Schools introduce “share tables” to reduce food waste and fight hunger

Anyone who has had a kid who was a picky eater — most kids are, at some time or another, it seems — knows that they flat-out refuse to eat certain things you give them. No matter how much encouragement or how many threats you make, the food in question isn’t going down the hatch. While often frustrating for parents, it can at times be comical. What isn’t so funny is that picky eating can easily lead to large amounts of perfectly good food going to waste.

An increasing number of schools in the United States have set up “share tables” in their cafeterias. If a student has packaged food he or she isn’t going to eat, they can leave it on the table, swapping it for something already there, if they want. Meanwhile, students who don’t get enough to eat can take items from the share table without having to leave anything there in exchange. Whatever is left over at the end of the day can be sent home with needy children or donated to a local charity.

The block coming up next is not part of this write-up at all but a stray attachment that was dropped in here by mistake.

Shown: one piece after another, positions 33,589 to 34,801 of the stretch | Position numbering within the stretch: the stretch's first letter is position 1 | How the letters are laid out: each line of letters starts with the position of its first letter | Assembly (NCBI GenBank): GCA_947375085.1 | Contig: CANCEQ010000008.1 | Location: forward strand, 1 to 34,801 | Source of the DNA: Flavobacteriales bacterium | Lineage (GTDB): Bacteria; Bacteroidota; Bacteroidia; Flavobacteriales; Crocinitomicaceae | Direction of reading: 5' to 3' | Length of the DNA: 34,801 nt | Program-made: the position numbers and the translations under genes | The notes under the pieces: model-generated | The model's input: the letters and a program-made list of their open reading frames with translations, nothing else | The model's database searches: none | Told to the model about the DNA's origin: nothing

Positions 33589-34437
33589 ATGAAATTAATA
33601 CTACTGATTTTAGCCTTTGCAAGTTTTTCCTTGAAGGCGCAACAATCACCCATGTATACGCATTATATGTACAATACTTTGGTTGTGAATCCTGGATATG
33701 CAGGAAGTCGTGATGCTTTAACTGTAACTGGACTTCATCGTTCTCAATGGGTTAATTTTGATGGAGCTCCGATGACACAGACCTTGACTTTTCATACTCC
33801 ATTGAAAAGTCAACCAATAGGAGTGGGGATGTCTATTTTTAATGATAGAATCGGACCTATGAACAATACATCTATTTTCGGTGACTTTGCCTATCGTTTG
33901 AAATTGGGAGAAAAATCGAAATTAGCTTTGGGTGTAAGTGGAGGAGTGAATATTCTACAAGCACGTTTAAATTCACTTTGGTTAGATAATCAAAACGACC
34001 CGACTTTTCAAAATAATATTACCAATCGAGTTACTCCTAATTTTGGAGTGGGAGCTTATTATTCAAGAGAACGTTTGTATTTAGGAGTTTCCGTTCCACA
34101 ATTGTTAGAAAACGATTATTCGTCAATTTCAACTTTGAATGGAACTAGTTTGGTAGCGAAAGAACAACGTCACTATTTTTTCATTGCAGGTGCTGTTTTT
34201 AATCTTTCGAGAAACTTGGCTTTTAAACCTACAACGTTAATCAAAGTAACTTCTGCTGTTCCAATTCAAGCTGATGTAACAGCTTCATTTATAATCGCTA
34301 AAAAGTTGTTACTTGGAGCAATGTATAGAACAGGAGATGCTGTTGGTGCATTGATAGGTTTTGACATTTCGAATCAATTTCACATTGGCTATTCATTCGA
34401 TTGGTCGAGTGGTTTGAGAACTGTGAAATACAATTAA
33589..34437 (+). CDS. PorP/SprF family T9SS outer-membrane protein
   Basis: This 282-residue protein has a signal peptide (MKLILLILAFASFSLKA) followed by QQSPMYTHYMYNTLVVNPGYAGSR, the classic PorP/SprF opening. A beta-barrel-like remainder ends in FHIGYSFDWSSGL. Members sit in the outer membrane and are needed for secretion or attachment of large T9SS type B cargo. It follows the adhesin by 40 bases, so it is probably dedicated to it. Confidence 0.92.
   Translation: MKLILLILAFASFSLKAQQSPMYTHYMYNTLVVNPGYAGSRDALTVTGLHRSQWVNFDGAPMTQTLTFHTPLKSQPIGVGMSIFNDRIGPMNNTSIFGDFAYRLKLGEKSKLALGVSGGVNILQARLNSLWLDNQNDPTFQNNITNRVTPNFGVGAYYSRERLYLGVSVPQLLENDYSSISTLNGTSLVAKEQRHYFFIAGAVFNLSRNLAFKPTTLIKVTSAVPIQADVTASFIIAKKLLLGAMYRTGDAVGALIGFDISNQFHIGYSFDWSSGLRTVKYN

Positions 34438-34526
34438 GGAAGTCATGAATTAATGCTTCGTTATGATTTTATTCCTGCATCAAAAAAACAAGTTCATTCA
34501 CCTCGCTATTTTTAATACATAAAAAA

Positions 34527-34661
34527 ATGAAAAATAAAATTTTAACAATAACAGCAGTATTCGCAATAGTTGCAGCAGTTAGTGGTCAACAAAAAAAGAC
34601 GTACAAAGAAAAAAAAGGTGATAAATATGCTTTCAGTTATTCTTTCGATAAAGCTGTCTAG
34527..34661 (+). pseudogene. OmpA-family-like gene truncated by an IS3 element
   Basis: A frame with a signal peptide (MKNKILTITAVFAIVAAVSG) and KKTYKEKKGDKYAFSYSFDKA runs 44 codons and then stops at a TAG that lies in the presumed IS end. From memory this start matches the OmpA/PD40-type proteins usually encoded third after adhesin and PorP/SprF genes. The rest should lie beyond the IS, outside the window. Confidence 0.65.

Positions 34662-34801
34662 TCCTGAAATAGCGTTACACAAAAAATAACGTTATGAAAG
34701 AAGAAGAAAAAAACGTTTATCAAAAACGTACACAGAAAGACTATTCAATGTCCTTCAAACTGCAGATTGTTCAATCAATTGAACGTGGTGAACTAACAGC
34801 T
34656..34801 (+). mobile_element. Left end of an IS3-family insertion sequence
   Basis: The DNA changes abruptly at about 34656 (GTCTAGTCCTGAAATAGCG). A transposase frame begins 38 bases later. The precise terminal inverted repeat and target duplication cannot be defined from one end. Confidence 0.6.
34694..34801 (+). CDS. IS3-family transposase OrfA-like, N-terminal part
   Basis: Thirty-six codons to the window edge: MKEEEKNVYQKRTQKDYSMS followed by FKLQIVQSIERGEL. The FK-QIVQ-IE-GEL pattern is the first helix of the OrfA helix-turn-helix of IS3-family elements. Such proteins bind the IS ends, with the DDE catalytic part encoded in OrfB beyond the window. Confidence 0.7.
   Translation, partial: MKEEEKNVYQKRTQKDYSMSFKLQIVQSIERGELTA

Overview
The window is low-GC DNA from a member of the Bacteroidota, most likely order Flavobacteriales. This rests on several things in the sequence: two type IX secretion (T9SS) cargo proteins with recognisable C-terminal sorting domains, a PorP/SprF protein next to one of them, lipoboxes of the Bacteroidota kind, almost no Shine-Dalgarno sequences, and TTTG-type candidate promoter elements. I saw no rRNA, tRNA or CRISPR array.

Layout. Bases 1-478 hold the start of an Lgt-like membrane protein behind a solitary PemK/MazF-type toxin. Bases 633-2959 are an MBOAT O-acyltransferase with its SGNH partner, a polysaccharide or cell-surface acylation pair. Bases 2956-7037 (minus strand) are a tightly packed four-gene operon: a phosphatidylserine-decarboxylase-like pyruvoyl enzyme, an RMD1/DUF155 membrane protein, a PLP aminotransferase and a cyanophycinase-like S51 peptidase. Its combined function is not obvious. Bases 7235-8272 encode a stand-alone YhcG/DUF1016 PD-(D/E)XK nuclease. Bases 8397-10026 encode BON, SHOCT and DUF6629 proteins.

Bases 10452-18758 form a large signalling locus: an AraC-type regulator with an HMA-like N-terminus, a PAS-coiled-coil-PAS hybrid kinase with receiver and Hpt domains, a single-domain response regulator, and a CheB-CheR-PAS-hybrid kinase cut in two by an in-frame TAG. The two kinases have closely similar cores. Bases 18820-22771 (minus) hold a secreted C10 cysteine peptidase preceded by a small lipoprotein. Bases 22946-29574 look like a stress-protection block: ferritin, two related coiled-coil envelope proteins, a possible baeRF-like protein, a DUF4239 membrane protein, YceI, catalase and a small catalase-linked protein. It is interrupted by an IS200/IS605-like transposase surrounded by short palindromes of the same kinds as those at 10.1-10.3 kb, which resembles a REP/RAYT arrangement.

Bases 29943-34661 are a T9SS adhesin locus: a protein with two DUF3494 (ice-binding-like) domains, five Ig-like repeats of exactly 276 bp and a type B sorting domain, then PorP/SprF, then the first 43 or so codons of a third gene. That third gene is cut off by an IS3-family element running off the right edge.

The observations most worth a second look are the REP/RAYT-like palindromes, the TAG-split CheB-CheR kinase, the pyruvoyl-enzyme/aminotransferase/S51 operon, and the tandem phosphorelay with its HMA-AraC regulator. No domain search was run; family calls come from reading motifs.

Orange County, Florida alone has 20 schools with share tables. According to Pastor Sam Reinemund of the Redeemer Lutheran Church, which receives some of the leftover food, “Without this program, that would literally go in the dumpsters. It really helps us out.”

Share tables also address perverse consequences of the rules that come with the food provided by the National School Lunch Program. Kids have to take the regulation lunch, even if it’s more than they want to eat or includes things they won’t eat. Moreover, leftover food (even if still in its original package) can’t be served again the next day. A share table is a clever end-run around this problem.

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